(This article belongs to the Special Issue Cerebrovascular Neurosurgery)
12 pages, 1868 KiB  
Article
Analysis of Serum Markers of Perioperative Brain Injury and Inflammation Associated with Endovascular Treatment of Intracranial Aneurysms: A Preliminary Study
by Mikołaj Zimny, Piotr Paździora, Damian Kocur, Bartłomiej Błaszczyk, Daria Gendosz de Carrillo, Jan Baron, Halina Jędrzejowska-Szypułka and Adam Rudnik
Brain Sci. 2023, 13(9), 1308; https://doi.org/10.3390/brainsci13091308 - 11 Sep 2023
Viewed by 706
Abstract
Embolization is the preferred method for treating intracranial aneurysms due to its less invasive nature. However, recent findings suggest that even uncomplicated embolization may cause structural damage to the brain through ischemic or inflammatory mechanisms. This study aimed to find possible biomarkers of [...] Read more.
Embolization is the preferred method for treating intracranial aneurysms due to its less invasive nature. However, recent findings suggest that even uncomplicated embolization may cause structural damage to the brain through ischemic or inflammatory mechanisms. This study aimed to find possible biomarkers of brain injury and inflammation in patients suffering from intracranial aneurysms who underwent endovascular treatment by measuring serological markers indicating brain damage. The study involved 26 patients who underwent uncomplicated intravascular stenting for unruptured intracranial aneurysms between January 2020 and December 2021. Blood samples were collected before the procedure, at 6–12 h, and at 24 h after the procedure. The following protein biomarkers levels were tested with ELISA: S100B, hNSE, TNF, hsCRP, FABP7, NFL, and GP39. Statistical analysis of the results revealed significant increases in serum levels for the four biomarkers: FABP7—before 0.25 (ng/mL) vs. 6–12 h 0.26 (p = 0.012) and vs. 24 h 0.27 (p < 0.001); GP39—before 0.03 (pg/mL) vs. 6–12 h 0.64 (p = 0.011) and vs. 24 h 0.57 (p = 0.001); hsCRP—before 1.65 (μg/mL) vs. 24 h 4.17 (p = 0.037); NFL—before 0.01 (pg/mL) vs. 6–12 h 3.99 (p = 0.004) and vs. 24 h 1.86 (p = 0.033). These biomarkers are recognized as potential indicators of neurovascular damage and should be monitored in clinical settings. Consequently, serum levels of NFL, GP39, hsCRP, and FABP7 measured before and 24 h after endovascular procedures can serve as important markers for assessing brain damage and indicate avenues for further research on biomarkers of neurovascular injury. Full article
(This article belongs to the Special Issue Cerebrovascular Neurosurgery)
Show Figures

Figure 1

11 pages, 3643 KiB  
Article
Real-Time MRI Monitoring of Liquid Embolic Agent (Onyx) Injection in a Swine Arteriovenous Malformation Model
by Michał Zawadzki, Miłosz Pinkiewicz, Mateusz Pinkiewicz, Jerzy Walecki, Piotr Walczak, Dominika Gołubczyk, Maria Sady and Zdzisław Gajewski
Brain Sci. 2023, 13(6), 915; https://doi.org/10.3390/brainsci13060915 - 06 Jun 2023
Viewed by 1588
Abstract
The paradigm is gradually shifting, with radiosurgery and endovascular embolization being increasingly chosen over surgical resection in the selected cases of brain arteriovenous malformations. Routinely used X-ray monitoring of liquid embolic infusion has very good spatial and temporal resolution but is not without [...] Read more.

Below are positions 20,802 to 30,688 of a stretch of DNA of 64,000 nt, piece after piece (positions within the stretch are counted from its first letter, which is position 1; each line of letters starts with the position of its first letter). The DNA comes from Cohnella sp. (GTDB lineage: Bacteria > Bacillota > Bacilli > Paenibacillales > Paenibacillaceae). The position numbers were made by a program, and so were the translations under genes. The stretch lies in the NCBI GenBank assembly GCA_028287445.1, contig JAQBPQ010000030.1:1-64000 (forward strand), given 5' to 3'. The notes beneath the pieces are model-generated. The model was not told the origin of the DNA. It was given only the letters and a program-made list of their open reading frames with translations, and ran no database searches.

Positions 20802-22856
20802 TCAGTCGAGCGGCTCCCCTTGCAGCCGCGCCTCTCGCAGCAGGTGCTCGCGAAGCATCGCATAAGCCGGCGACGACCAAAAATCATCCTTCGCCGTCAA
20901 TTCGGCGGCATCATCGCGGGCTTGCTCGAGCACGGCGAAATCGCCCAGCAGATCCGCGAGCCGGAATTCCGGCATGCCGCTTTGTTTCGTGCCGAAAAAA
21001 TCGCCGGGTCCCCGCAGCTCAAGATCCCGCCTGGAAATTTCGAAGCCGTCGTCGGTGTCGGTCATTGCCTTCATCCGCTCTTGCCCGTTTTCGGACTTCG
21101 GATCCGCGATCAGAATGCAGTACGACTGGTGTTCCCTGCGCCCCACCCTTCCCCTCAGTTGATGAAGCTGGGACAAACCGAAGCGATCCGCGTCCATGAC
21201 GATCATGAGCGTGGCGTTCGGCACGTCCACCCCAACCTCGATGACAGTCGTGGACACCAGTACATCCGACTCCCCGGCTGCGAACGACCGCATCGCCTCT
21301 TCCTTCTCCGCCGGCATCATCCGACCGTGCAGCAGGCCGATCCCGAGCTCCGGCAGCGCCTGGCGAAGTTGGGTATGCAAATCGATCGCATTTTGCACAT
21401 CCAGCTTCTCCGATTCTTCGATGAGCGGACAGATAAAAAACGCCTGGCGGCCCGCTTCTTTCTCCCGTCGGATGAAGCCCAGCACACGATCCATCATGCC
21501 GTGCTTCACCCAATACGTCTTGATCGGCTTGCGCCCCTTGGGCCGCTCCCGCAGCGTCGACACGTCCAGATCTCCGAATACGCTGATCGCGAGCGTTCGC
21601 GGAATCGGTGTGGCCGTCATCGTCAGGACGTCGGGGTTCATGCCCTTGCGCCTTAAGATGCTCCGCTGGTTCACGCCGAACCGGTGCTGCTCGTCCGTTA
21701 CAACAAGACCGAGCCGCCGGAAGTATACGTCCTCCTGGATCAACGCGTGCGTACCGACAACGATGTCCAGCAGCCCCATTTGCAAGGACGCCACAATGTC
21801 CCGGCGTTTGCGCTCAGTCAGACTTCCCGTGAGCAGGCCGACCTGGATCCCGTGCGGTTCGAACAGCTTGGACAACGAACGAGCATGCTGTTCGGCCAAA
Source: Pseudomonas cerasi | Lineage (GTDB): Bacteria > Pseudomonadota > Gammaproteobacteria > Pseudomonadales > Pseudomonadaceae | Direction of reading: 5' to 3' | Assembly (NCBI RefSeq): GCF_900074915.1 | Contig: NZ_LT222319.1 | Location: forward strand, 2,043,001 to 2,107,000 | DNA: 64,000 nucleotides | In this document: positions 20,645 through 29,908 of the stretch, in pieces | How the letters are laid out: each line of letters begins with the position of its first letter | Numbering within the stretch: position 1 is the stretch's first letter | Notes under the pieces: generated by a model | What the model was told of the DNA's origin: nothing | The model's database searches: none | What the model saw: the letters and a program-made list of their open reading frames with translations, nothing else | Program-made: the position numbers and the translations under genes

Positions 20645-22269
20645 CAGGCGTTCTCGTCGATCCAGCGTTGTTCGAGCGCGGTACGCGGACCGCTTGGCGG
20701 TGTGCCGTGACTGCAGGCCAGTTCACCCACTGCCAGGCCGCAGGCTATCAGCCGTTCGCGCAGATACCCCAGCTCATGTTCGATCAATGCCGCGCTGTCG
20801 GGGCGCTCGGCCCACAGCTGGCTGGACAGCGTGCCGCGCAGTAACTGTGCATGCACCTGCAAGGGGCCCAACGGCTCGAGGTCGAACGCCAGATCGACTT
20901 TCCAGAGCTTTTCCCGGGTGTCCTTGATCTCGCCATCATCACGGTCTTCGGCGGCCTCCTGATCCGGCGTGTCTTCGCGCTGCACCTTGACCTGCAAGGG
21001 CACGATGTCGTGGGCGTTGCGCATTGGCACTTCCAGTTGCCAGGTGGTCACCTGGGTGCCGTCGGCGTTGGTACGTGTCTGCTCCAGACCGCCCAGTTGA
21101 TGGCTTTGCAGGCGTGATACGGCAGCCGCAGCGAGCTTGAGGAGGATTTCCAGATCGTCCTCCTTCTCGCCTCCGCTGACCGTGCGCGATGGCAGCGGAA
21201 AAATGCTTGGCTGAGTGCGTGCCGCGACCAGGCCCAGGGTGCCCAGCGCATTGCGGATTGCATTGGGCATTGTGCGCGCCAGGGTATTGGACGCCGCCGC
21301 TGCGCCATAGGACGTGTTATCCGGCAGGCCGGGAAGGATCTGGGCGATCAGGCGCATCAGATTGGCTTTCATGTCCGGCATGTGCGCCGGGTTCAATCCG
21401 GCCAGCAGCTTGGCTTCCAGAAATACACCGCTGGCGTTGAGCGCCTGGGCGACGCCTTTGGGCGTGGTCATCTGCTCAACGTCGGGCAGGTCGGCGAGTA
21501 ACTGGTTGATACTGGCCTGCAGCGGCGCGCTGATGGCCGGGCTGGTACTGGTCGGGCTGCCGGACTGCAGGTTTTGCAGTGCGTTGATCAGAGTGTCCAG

The paradigm is gradually shifting, with radiosurgery and endovascular embolization being increasingly chosen over surgical resection in the selected cases of brain arteriovenous malformations. Routinely used X-ray monitoring of liquid embolic infusion has very good spatial and temporal resolution but is not without significant drawbacks regarding poor visualization of the complex AVM angioarchitecture, especially after many embolizations in the past and therefore limiting the technical ability of the embocure—total occlusion of the feeding arteries, nidus, and draining veins. The purpose of this study was to evaluate the use of real-time MRI guidance in endovascular embolization with Onyx (instead of X-ray) in a single swine rete mirabile (RM) AVM model in order to provide the scaffolding for the real-time MRI guidance method. Onyx propagation was observed in real-time dynamic GE-EPI scan with initial ipsilateral RM filling followed by main cerebral arterial branch distribution. The relatively bright signal within RM and the brain prior to Onyx injection provided a good background for the dark, low signal of the embolic agent spreading in rete mirabile and brain arteries. X-ray picture confirmed Onyx cast distribution at the end of the procedure. In this initial experience, real-time MRI seems to be a promising method that may significantly improve liquid embolic agent infusion monitoring in the future, although requiring further development before clinical use. Full article
(This article belongs to the Special Issue Cerebrovascular Neurosurgery)
Show Figures

Figure 1

17 pages, 6672 KiB  
Article
Role of Protein Tyrosine Phosphatase 1B Inhibitor in Early Brain Injury of Subarachnoid Hemorrhage in Mice
by Zhong-Hua Zhang, Xiao-Ming Zhou and Xin Zhang
Brain Sci. 2023, 13(5), 816; https://doi.org/10.3390/brainsci13050816 - 18 May 2023
Cited by 2 | Viewed by 1599
Abstract